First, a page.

I recently found an excellent article on the site The Secret History of Star Wars (which is now defunct but available on archive.org). It that talks about the deleted scene featuring Jabba the Hutt in A New Hope. (For those of you unfamiliar with this, there was originally a scene in A New Hope where Han Solo talks to Jabba at Mos Eisley Spaceport. It was actually shot using the actor Declan Mulholland as a human Jabba, but cut from the original release of the movie. Lucas has said that he had always wanted to replace Mulholland with a stop-motion alien creature, and when then proved too expensive and difficult, he cut the scene. He later put it back in for the “Special Edition” of movie, using a CGI Jabba superimposed over Mulholland. Here is a video comparing the different versions.)
The article goes into a great deal of detail, but comes to the same basic conclusion that I did in my entry about my Declan Mulholland autograph: the idea that Lucas had always intended for Mulholland to be replaced with a stop-motion alien doesn’t seem credible. Mulholland was proper actor, not just a stand-in. He was in full costume, which seems excessive for something that was never intended to be seen. And the scene was not shot in a way that would make the insertion of a stop-motion alien practical (Han and Jabba are close to one another and overlap with each other, etc.) Indeed, the talented people at Industrial Light & Magic had a lot of difficulty inserting a CGI Jabba into the scene even 20 years later. But beyond that, there were apparently no references to work done or even planned for this scene by the people in charge of the special effects.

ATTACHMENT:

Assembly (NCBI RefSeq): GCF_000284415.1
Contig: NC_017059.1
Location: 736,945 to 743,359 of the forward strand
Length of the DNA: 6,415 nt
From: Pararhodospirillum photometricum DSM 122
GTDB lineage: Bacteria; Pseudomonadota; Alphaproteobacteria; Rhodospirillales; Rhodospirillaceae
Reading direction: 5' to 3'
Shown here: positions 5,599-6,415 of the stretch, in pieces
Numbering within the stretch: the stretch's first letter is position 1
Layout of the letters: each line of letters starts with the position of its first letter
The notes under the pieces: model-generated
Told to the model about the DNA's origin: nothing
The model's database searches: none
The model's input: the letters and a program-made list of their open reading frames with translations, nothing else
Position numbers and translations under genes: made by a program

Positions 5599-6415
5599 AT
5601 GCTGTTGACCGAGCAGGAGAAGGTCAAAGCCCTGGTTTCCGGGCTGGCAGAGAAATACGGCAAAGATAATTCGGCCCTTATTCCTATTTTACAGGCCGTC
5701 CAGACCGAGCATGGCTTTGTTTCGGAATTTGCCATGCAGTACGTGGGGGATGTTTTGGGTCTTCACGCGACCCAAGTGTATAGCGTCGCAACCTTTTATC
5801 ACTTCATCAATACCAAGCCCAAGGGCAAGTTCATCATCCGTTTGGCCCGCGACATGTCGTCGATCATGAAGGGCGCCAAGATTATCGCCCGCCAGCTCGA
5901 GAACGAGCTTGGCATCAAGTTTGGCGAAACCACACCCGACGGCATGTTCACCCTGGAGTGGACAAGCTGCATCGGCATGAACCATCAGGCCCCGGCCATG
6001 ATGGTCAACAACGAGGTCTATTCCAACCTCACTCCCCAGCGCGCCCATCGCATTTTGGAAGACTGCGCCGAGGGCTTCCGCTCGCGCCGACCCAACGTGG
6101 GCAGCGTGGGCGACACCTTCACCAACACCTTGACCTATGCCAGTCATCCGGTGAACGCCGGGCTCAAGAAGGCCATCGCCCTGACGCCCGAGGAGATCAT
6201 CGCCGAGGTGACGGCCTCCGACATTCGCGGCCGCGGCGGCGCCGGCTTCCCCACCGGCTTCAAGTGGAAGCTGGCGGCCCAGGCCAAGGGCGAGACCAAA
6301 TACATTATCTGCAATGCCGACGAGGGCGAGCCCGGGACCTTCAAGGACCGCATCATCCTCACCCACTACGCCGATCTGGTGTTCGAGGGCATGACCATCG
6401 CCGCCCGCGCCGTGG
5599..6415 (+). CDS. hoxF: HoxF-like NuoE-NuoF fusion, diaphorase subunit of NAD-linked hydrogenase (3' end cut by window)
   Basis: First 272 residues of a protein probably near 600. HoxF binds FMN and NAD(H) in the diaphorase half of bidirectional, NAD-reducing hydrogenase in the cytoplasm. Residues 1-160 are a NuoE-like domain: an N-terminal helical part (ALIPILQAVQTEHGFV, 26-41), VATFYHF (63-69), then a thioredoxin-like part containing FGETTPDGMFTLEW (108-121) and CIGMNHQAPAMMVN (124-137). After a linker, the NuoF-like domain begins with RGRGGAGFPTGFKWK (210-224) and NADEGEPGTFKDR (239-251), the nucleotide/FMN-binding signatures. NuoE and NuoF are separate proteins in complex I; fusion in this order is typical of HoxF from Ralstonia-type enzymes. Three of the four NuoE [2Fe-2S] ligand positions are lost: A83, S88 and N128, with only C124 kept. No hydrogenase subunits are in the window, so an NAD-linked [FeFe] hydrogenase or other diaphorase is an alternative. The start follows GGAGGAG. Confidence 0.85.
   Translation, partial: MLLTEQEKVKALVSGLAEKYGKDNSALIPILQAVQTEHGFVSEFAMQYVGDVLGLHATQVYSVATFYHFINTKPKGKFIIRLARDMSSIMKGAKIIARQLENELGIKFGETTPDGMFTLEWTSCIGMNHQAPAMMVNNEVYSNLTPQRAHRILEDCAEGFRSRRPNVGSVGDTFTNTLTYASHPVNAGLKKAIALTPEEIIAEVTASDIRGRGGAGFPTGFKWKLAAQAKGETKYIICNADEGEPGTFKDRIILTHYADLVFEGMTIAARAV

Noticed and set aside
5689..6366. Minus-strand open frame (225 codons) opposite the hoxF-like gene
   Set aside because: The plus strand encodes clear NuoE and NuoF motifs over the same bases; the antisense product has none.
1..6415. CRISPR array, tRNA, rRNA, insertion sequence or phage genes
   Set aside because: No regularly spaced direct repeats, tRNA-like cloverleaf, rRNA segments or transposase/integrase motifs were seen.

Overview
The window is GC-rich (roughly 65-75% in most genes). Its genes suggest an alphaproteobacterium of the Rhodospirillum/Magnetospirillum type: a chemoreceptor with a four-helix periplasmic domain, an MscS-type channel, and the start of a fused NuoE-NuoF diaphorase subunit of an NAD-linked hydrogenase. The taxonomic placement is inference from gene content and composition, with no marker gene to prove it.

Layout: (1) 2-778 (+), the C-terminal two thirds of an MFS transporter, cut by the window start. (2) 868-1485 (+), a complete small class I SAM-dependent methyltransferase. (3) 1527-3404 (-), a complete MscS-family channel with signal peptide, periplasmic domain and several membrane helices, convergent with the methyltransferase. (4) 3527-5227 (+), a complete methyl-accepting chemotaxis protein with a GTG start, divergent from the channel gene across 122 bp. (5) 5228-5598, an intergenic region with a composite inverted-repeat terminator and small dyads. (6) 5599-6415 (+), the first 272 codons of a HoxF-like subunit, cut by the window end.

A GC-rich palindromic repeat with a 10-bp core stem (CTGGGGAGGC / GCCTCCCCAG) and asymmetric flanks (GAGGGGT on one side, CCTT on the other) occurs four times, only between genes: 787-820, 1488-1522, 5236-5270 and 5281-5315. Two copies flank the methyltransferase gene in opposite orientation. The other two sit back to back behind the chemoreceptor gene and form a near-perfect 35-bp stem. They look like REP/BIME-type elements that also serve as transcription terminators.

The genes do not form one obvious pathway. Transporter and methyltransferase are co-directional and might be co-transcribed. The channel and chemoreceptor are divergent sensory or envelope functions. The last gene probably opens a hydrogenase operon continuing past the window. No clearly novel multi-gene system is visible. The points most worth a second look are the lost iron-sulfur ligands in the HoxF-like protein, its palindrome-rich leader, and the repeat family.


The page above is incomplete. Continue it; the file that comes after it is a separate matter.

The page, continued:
It seems likely that Lucas had originally planned for Jabba to be an obese human gangster, but he decided to cut the scene due to technical problems during shooting, a somewhat disappointing performance by Mulholland (who isn’t really very intimidating as Jabba), and the fact that the scene wasn’t really necessary to advance the story. Later on, he probably considered the possibility of using a stop motion creature on top of Mulholland to salvage the scene, but quickly abandoned it as impractical given the technology available and his budget. But I have a lot of trouble believing that he had planned that from the begining.
In any case, I for one am very glad that they decided to delete the scene from the original release, as that paved the way for the unforgettable alien we met in Return of the Jedi.